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The Wilderness In Margaret Atwood’s Surfacing, Mary Austin’s Land Of Little Rain, And Gary Snyder’s

2702 words - 11 pages

The Wilderness in Margaret Atwood’s Surfacing, Mary Austin’s Land of Little Rain, and Gary Snyder’s The Practice of the Wild

Journeys into the wilderness test far more than the physical boundaries of the human traveler. Twentieth century wilderness authors move beyond the traditional travel-tour approach where nature is an external diversion from everyday life. Instead, nature becomes a catalyst for knowing our internal wilderness and our universal connections to all living things. In Margaret Atwood’s Surfacing, Mary Austin’s Land of Little Rain, and Gary Snyder’s The Practice of the Wild, “nature” mirrors each narrator: what the narrators ultimately discover in the wilderness reflects what needs they bring to it. Their points of view, expectations, and awareness all determine their experiences of the wild and “self.” Ultimately, however, each work reveals that the experience of nature need not be restricted only to “self-discovery,” but may well expand to an understanding of the spiritual “family self.”

Atwood’s psychological novel describes the return journey by its narrator from a self-centered, urban existence to the Canadian wilderness of her youth, where she finds the meaning of family and her role in it. Though not overtly psychological, Mary Austin’s intense devotion to the life and people of her desert community suggests these have become replacements for her own, unsuccessful attempts at conventional family life. Finally, Gary Snyder’s kinship with nature exemplifies a life integrated in all aspects—a union that merges the practical, psychological, and spiritual into what may be called the “cosmic” family.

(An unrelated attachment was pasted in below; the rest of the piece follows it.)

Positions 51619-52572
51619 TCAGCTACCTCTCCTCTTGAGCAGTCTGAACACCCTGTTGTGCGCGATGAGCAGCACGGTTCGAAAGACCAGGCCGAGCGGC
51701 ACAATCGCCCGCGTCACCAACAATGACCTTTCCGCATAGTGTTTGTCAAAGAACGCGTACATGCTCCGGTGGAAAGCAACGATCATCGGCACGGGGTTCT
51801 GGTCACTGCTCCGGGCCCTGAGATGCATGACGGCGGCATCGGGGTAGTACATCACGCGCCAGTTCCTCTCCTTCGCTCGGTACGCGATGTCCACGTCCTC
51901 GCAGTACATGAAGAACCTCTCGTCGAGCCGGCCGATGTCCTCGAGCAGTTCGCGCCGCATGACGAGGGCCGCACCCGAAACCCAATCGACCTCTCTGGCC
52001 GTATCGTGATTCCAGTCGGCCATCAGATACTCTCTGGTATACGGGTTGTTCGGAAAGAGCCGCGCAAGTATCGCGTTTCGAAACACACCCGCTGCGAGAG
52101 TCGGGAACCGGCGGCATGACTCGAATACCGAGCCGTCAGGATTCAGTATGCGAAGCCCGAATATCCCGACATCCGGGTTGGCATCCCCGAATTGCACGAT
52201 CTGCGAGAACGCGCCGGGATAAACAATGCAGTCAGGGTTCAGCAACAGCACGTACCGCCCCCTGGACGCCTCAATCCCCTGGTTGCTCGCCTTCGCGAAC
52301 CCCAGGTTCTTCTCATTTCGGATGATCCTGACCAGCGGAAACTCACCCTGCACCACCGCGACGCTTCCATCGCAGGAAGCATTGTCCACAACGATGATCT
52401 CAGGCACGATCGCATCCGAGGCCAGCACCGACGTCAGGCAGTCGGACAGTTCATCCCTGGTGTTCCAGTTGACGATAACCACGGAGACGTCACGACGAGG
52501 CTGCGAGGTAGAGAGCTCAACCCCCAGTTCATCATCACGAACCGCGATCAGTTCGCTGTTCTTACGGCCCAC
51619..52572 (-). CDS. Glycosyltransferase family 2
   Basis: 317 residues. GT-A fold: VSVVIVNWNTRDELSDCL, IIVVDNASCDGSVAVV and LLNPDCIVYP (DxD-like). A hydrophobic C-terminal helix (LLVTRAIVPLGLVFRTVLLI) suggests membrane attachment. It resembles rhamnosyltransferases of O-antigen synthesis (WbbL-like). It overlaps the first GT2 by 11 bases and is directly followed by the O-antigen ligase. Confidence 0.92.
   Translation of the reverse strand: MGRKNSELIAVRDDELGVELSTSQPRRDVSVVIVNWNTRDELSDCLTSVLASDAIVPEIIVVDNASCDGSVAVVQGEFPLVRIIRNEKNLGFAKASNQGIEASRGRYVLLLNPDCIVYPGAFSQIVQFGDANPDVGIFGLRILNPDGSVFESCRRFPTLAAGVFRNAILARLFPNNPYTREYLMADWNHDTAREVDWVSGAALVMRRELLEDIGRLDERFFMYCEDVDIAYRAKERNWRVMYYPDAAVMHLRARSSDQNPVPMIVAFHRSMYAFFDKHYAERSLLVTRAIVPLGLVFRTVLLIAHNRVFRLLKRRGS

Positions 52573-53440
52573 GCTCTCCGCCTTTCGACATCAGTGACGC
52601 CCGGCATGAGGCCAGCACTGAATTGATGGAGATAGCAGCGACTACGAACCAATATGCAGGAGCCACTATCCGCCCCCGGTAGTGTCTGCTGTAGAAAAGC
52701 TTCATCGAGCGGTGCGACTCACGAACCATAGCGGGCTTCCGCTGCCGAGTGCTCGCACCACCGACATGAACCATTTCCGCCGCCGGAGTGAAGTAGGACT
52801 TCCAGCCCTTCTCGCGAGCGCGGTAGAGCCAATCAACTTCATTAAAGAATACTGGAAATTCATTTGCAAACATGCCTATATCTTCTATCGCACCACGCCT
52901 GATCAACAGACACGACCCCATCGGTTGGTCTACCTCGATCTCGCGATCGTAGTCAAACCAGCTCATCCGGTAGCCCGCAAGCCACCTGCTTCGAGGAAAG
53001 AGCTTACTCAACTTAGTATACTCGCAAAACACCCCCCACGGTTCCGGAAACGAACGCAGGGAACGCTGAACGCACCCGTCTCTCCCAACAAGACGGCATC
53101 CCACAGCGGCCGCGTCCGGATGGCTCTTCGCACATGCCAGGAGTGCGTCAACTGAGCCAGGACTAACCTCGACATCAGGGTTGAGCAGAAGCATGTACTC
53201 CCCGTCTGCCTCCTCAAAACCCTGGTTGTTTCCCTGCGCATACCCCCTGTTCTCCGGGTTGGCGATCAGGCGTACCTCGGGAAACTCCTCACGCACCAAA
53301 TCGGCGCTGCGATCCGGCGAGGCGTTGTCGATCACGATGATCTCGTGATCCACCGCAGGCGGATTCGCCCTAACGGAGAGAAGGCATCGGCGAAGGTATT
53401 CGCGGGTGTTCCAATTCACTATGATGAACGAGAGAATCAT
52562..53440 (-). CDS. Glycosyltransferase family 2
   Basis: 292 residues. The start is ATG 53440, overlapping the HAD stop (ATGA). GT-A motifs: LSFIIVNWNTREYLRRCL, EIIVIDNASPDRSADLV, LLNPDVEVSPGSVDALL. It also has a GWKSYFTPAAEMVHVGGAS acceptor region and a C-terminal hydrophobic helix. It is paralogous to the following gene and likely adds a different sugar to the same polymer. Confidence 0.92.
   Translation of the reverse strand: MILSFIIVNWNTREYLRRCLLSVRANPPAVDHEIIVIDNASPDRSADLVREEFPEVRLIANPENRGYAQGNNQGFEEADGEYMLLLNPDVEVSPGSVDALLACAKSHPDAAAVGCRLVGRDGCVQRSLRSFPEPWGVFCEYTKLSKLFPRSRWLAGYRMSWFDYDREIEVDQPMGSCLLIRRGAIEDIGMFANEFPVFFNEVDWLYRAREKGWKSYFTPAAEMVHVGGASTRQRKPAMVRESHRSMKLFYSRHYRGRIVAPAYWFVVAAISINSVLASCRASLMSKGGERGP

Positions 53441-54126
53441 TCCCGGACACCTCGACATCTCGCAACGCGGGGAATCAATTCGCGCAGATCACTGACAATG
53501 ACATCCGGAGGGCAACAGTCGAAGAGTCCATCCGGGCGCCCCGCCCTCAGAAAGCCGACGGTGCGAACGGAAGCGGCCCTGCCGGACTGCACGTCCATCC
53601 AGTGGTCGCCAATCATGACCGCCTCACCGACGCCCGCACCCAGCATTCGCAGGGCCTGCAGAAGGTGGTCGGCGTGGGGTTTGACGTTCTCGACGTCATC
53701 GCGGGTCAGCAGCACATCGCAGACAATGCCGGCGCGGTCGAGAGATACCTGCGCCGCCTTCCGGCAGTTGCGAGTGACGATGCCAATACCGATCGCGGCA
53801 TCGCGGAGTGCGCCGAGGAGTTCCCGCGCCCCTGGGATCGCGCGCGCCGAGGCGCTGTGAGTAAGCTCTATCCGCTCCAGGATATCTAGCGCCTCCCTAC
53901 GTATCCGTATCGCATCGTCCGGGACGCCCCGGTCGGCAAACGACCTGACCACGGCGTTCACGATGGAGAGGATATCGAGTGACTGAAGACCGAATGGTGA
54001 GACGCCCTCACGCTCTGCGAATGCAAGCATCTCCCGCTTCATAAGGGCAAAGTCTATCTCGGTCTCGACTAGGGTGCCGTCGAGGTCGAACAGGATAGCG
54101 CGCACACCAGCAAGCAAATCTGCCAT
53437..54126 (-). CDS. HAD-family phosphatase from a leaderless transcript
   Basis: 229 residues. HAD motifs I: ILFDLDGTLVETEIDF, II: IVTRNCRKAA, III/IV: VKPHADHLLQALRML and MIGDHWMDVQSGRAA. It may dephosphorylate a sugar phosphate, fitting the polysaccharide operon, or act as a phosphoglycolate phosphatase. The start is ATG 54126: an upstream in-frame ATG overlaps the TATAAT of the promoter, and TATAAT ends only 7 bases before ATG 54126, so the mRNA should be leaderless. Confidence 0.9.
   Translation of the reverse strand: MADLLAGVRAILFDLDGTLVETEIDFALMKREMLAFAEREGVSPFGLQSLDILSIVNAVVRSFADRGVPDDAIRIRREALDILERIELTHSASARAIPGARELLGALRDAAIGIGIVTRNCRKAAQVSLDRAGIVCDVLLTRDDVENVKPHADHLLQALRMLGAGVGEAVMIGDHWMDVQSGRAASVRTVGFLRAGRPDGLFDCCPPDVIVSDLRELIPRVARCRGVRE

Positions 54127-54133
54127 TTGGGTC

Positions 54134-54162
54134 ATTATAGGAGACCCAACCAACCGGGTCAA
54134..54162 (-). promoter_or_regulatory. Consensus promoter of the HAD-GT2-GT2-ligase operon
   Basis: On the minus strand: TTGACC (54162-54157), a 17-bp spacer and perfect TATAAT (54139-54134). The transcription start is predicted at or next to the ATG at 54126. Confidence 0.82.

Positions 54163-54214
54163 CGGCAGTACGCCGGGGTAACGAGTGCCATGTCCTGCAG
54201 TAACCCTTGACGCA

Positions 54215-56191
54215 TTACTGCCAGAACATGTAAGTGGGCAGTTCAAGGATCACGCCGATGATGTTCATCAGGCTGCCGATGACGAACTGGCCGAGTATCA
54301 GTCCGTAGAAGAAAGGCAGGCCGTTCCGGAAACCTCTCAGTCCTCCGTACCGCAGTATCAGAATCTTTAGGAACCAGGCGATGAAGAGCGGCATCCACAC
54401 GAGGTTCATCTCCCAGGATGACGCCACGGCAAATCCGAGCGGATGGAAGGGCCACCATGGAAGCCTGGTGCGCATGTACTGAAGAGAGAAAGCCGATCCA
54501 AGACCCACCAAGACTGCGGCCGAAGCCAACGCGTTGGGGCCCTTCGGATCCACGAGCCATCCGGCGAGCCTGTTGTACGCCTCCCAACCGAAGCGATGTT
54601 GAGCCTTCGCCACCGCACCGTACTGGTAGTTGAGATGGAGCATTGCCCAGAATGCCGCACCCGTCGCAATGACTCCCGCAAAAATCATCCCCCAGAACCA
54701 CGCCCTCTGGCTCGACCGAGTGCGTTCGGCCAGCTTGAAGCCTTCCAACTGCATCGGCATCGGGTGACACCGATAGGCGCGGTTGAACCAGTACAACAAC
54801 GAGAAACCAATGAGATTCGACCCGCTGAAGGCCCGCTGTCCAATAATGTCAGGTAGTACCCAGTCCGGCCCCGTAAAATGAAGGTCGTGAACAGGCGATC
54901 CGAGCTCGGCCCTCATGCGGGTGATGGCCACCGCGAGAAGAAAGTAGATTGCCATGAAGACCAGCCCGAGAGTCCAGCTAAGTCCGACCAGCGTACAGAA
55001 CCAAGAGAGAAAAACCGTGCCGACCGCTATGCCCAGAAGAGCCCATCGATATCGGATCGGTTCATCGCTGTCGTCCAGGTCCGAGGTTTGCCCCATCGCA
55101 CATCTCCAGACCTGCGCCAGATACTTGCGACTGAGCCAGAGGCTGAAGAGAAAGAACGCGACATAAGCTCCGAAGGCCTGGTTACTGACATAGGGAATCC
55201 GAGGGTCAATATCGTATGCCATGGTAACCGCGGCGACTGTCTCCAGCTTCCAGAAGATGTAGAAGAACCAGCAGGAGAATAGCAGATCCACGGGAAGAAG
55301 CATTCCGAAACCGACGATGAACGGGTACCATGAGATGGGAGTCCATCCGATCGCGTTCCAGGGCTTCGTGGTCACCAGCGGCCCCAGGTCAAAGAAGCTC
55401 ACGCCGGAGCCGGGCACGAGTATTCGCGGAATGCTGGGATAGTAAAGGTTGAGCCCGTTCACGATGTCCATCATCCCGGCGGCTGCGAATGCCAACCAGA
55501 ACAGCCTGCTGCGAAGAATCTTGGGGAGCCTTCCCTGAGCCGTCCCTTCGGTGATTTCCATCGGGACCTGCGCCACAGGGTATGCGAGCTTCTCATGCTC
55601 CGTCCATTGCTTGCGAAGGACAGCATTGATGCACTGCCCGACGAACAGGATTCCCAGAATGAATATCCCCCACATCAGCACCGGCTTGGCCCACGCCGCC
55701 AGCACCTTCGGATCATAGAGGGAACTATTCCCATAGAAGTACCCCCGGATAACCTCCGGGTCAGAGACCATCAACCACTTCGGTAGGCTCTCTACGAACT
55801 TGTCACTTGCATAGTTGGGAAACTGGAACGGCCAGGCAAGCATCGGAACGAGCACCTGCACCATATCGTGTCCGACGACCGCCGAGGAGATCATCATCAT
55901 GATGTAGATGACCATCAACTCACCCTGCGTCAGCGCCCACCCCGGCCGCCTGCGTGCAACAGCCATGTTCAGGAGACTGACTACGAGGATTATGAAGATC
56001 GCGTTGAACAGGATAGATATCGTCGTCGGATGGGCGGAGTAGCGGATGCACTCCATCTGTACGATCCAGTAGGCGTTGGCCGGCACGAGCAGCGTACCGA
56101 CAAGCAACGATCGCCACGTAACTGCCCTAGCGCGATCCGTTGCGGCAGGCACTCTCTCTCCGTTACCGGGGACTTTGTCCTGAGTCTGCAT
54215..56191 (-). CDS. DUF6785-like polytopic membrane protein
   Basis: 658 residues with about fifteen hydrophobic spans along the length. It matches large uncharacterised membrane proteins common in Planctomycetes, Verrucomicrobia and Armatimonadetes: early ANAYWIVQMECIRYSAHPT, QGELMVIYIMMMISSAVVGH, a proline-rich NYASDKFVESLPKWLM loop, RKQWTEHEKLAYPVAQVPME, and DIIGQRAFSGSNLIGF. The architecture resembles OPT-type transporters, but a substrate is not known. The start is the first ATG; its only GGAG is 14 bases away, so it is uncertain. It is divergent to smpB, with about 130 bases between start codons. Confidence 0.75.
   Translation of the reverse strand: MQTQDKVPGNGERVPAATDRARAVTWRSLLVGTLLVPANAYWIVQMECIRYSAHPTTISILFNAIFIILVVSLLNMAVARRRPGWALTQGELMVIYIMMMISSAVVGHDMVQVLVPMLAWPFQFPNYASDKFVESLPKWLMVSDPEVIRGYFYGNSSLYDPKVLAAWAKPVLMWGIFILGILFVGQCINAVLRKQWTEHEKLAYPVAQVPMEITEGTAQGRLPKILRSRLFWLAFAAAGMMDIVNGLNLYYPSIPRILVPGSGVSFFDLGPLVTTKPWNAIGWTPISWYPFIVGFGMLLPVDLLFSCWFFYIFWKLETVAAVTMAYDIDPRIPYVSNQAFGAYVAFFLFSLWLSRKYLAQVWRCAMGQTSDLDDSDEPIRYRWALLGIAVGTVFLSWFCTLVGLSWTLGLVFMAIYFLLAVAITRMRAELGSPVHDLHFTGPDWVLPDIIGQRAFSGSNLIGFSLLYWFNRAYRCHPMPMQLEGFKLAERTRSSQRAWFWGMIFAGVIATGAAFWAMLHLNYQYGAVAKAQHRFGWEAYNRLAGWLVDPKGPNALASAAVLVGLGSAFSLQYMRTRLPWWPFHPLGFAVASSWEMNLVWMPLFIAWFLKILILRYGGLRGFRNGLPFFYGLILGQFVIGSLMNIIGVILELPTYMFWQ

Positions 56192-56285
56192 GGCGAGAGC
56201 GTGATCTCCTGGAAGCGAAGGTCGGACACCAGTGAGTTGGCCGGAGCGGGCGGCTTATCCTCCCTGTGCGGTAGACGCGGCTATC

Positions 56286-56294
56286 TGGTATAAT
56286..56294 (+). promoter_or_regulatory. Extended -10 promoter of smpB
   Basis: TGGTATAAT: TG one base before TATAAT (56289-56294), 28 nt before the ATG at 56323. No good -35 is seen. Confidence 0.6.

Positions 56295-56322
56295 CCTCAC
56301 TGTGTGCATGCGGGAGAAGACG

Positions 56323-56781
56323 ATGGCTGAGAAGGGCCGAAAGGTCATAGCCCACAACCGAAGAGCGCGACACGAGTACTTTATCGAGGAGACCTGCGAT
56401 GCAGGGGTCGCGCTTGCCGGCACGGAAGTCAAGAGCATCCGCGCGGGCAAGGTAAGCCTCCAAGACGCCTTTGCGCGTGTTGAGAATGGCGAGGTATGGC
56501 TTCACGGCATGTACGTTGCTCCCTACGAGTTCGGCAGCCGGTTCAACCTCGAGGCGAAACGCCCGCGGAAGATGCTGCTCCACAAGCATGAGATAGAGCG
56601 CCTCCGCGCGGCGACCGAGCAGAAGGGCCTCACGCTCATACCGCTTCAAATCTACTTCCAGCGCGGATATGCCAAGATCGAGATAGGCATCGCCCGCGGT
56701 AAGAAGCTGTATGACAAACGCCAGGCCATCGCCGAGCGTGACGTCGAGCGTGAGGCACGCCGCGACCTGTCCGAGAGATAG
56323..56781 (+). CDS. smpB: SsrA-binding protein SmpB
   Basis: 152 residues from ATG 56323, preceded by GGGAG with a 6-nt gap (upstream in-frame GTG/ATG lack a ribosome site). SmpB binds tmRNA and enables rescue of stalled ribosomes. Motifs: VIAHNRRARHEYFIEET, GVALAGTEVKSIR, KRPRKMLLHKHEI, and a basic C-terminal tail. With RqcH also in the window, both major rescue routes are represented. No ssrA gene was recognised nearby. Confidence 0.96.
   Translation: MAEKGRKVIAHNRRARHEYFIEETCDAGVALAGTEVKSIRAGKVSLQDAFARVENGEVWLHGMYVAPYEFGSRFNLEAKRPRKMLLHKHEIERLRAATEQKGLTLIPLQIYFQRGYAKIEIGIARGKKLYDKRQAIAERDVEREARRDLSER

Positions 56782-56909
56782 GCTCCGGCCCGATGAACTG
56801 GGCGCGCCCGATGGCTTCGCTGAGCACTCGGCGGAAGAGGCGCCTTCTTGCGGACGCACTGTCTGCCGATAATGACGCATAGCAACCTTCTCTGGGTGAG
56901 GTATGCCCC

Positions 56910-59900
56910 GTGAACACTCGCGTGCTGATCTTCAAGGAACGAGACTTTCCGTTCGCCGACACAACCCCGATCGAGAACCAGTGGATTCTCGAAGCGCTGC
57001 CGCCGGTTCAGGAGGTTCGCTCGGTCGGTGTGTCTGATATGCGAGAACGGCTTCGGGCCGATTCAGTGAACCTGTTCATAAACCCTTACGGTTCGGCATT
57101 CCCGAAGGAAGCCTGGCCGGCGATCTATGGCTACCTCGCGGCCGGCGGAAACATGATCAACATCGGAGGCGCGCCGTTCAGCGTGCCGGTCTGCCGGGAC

Birth of Family

Margaret Atwood’s Surfacing describes the heroine/narrator’s physical and emotional journey in search of her lost father along the remote Canadian lake of her childhood. There in the wilderness, she is forced to look deeply into her life. Like the fish totem which she adopts as her “protecting spirit,” she dives deep into her childhood, resurfaces to confront her lost womanhood, dives into the face of death, then resurfaces finally into life.

In response to unresolved childhood conflicts, the heroine uses both flights of imagination and physical distance to escape an alienated family existence. Abandoning all but a surface relationship with her parents, she moves to the city, where she also refuses—or fails to find—herself a place in “family” at any level. Emotional instability causes her to translate a failed love relationship and an abortion into a made-up husband and child, both of whom she then claims to have abandoned to pursue a career. As she searches for her father and clues to his disappearance, she experiences disconnection from her real past and real emotions: “I realized I didn’t feel much of anything. I hadn’t for a long time. Perhaps I’d been like that all my life, just as some babies are born deaf or without a sense of touch” (123-24).


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